1. Be empathetic. Don’t judge your students’ feelings. They are real, even if not based on reality.
2. Clarify messages. Listen to what is really being said. Ask reflective questions and use both silence and restatements.
3. Respect personal space. Stand at least 11/2 to 3 feet from the person acting out. Encroaching on personal space can escalate an individual’s aggravation.
4. Be aware of body position. Standing one leg-length away and at an angle is less likely to escalate the person’s mood.
5. Allow the person to release energy verbally, if possible.
6. Set and enforce reasonable limits if the person becomes belligerent, defensive or disruptive.
7. Avoid overreacting. Remain calm, rational and professional. How you respond will affect their response.
8. Use physical techniques as a last resort. Use the least restrictive method of intervention possible.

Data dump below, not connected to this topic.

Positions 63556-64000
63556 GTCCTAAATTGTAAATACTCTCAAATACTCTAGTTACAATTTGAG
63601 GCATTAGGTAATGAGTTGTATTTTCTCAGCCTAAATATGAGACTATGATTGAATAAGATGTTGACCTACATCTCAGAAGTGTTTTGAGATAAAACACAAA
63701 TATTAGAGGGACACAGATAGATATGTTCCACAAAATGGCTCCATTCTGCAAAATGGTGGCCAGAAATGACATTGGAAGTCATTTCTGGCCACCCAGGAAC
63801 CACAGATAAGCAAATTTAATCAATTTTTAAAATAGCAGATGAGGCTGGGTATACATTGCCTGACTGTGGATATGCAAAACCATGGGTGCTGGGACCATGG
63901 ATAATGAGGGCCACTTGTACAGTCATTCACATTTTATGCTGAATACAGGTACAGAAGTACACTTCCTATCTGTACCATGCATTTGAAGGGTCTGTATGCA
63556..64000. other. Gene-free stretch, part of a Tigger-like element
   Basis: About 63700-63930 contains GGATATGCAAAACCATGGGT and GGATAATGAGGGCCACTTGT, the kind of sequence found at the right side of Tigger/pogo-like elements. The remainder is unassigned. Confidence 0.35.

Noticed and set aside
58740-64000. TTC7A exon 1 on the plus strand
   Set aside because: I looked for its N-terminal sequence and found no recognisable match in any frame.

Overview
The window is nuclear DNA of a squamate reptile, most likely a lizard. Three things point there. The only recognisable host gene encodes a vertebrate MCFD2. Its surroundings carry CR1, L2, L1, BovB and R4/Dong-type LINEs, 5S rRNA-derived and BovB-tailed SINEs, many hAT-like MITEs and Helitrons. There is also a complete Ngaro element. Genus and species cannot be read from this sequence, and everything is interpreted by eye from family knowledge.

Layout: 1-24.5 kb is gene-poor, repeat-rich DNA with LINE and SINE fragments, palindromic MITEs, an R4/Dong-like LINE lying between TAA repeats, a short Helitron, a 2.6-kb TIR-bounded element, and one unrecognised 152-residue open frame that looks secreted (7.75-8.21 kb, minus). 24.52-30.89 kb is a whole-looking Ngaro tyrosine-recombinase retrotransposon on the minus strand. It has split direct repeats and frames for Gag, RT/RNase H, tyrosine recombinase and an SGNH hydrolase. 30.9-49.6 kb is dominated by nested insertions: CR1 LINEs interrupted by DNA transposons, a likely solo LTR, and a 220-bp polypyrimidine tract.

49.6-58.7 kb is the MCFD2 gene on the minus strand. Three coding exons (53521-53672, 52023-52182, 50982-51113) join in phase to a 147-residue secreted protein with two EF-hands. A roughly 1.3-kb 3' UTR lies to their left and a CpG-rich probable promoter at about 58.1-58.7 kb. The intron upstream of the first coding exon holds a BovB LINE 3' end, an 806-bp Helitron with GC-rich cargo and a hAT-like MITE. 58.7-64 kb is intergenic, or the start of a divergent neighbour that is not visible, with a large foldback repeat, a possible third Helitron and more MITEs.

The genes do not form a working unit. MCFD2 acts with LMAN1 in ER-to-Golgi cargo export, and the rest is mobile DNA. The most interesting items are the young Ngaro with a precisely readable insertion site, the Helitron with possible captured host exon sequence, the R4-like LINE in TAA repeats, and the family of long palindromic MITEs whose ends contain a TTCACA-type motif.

9. Ignore challenging questions and redirect the student’s attention to the issue at hand. Answering these questions often fuels a power struggle.
10. Keep your nonverbal cues non-threatening. Be aware of your body language, movement and tone of voice. The more a person loses control, the less he or she listens to your actual words.
Source: Dr. Terry L. Smith, human behavior specialist and special education director, Regional Education Service Agency II, Huntington, W.V.
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